It was the best of sweaters, it was the worst of sweaters. This garment had a cutting-edge design, was wind resistant, organically grown, and ethically produced. More importantly, this was a smart sweater that incorporated a full assortment of sensors that measured heart rates, blood pressure, perspiration, and more. Not only that, but this sweater had GPS sensors, keeping me on the straight and narrow – most of the time.
For real connectivity, I just had to tap on my chest to activate the sweater’s Bluetooth connection to my smartphone. This would upload all of my measured data, enabling an AI-driven analysis of my bodily functions to – for lack of a better word – recommend additional activities, sites, and find social connections.
The tale-tale sweater
With such impressive features and a cool look, who wouldn’t wear this smart sweater for a night on the town? Or a hot date. And so I did. Started in one café, met her with heart beating, palms sweating, then on to somewhere else, and yet another place. It was a night to be remembered – but not uploaded.
But uploaded it was – and not by me. In one of those pulsating nightspots; when the blaring lights, throbbing music, and captivating date distracted, I was hacked, and the bare details of my night were uploaded forever by someone else.
And a text message was sent to my device requesting a ransom payment of 2.3 bitcoin to stop the publication of my nights’ details – or face the potential bricking of my device, unraveling of my digital sweater, and the flooding of my device with ads for everything from stamina vitamins to hormonally enhanced cologne.
Knitting together fact or fiction?
At the moment, this smart sweater is not on the market – yet. But that could change in a couple of months. While “dressing smart” used to mean being fashionable and well groomed, it now means including technology into your garment selection.
Fitness is at the front of the smart clothing pack and there is a whole closet load of options available to exercise fanatics. These smart shirts, leggings shorts, socks and bags can collect data on your bodily performance, then transfer this data over to your smartphone. The apps on your smartphone can then upload this data to the cloud where it is analyzed and come back for you with real-time guidance on how to improve the workout.
These smart clothes are positioning themselves to replace devices such as fitness bracelets by providing a more complete and more accurate assortment of sensors. After all, who can argue that an in-shoe sensor isn’t well located to give precise info on your stride and heel/ground impact?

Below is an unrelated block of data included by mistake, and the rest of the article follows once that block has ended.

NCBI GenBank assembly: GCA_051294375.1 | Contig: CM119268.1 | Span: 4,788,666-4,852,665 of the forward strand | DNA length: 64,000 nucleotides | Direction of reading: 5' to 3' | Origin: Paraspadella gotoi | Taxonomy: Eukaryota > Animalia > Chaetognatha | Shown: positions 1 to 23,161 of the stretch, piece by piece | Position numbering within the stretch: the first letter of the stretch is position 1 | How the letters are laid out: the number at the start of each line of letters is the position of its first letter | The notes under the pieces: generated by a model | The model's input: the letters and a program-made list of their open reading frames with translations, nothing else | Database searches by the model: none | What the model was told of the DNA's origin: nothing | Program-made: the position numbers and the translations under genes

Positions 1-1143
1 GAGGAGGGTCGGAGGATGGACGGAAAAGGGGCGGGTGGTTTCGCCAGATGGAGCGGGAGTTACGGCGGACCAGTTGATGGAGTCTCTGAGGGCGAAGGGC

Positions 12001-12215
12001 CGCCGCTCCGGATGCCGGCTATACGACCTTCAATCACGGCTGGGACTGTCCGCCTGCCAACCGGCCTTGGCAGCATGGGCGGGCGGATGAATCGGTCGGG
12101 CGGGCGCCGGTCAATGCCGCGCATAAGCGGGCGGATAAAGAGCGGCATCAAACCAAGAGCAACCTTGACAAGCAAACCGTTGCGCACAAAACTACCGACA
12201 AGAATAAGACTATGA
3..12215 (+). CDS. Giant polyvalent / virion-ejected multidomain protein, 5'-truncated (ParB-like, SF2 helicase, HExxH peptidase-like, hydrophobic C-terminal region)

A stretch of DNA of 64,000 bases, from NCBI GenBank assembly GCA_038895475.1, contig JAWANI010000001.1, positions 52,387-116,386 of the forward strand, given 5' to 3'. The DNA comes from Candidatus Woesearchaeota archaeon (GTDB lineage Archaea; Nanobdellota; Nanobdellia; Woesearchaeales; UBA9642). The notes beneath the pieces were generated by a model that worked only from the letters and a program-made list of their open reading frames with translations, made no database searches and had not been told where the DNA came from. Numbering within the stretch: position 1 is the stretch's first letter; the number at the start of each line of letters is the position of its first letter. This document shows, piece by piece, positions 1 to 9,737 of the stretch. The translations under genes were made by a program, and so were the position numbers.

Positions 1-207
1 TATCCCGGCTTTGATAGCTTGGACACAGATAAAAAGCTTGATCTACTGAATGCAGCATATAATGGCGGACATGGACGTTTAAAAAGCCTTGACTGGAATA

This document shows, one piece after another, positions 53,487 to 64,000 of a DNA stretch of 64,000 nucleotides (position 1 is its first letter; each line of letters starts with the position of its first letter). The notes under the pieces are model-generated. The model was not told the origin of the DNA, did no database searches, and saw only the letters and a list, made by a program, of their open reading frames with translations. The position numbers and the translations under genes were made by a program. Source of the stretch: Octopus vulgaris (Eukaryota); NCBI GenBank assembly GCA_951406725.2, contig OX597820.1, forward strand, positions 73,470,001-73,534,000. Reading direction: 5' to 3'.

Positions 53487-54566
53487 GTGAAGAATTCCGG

Feeling blue about my security
But then there are the security issues. Most smart clothes – and most fitness wristbands – now connect to the owner’s smartphone via Bluetooth technology.
Bluetooth is not an invulnerable technology. Researchers have found they can intercept messages from the Fitbit One and Fitbit Flex wristbands and access personal information as it is sent to the company’s cloud servers.
In late 2017, the BlueBorne vulnerability showed how devices using Bluetooth could be hacked by a bad guy simply close to the device without an internet connection. No social engineering, no clicks on dubious phishing sites needed – just a bit of close contact.
Life beyond a hacked sweater
With smart clothes – or almost any smart Internet of Thing device – the precise vulnerabilities and security issues will vary according to how the device is connected to the internet.
In the case with Bluetooth, the device sends the data to the phone, the app on the phone sends the data to the Internet and then the reverse – and this is quite a different set of issues than for an IoT CCTV camera that hooks up directly to the internet. And there are yet other additional issues with home WiFi networks. — Andrei Petrus, Head of the Avira SafeThings project.
Beyond the specific vulnerability which can change by the month, Andrei pointed out that the buzz over smart clothes overlooks the basic digital facts of life: smart devices – whether a sweater, your smartphone, or even just the apps on the phone – all record a lot of data about your personal life and where you are living it. The real question is whether you are fine with someone accumulating or picking through this trove of data? While enhancing a workout or your social life with a smart device might seem like a great thing, data brokers’ ability to combine data streams means that they can know a lot about you and your intimate activities.
Avira takes data privacy seriously. In the case of smart clothing, you can get protected by installing Avira Antivirus on your mobile device. The Privacy Advisor feature in Avira Antivirus for Android enables users to see what kind of data each app can collect about them.
From the smart home perspective, the new Avira SafeThings oversees the data traffic coming and going into the home from its perch at the internet gateway. By harnessing Avira’s AI and machine learning expertise, SafeThings can spot data anomalies that could signal security issues or a hacked device.
“The digital conundrum is that people are willing to provide some – but not unlimited – data about their lives in return for customized device features,” Andrei added. “The big question is how they can know what is being collected and then to control it. With Avira, they have that ability.”